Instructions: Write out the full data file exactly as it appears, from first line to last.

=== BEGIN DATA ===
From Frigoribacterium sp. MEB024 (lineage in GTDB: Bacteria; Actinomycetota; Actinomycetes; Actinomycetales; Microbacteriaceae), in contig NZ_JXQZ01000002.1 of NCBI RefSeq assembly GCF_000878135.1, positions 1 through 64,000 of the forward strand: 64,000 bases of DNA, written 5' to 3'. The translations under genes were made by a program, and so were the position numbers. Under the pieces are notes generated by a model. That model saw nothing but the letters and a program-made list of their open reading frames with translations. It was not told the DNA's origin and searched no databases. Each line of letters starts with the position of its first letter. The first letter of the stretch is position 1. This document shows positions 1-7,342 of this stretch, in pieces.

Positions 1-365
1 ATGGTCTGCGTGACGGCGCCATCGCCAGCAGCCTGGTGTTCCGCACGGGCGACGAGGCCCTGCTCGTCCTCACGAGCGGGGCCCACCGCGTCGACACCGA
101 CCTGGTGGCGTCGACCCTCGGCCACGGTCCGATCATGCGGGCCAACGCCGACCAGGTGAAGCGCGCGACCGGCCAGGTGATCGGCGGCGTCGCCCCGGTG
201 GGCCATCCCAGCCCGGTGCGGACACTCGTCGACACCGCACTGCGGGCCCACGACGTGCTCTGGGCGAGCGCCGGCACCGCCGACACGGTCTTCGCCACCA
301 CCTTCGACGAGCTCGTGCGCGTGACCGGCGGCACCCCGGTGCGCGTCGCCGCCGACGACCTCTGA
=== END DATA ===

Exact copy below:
From Frigoribacterium sp. MEB024 (lineage in GTDB: Bacteria; Actinomycetota; Actinomycetes; Actinomycetales; Microbacteriaceae), in contig NZ_JXQZ01000002.1 of NCBI RefSeq assembly GCF_000878135.1, positions 1 through 64,000 of the forward strand: 64,000 bases of DNA, written 5' to 3'. The translations under genes were made by a program, and so were the position numbers. Under the pieces are notes generated by a model. That model saw nothing but the letters and a program-made list of their open reading frames with translations. It was not told the DNA's origin and searched no databases. Each line of letters starts with the position of its first letter. The first letter of the stretch is position 1. This document shows positions 1-7,342 of this stretch, in pieces.

Positions 1-365
1 ATGGTCTGCGTGACGGCGCCATCGCCAGCAGCCTGGTGTTCCGCACGGGCGACGAGGCCCTGCTCGTCCTCACGAGCGGGGCCCACCGCGTCGACACCGA
101 CCTGGTGGCGTCGACCCTCGGCCACGGTCCGATCATGCGGGCCAACGCCGACCAGGTGAAGCGCGCGACCGGCCAGGTGATCGGCGGCGTCGCCCCGGTG
201 GGCCATCCCAGCCCGGTGCGGACACTCGTCGACACCGCACTGCGGGCCCACGACGTGCTCTGGGCGAGCGCCGGCACCGCCGACACGGTCTTCGCCACCA
301 CCTTCGACGAGCTCGTGCGCGTGACCGGCGGCACCCCGGTGCGCGTCGCCGCCGACGACCTCTGA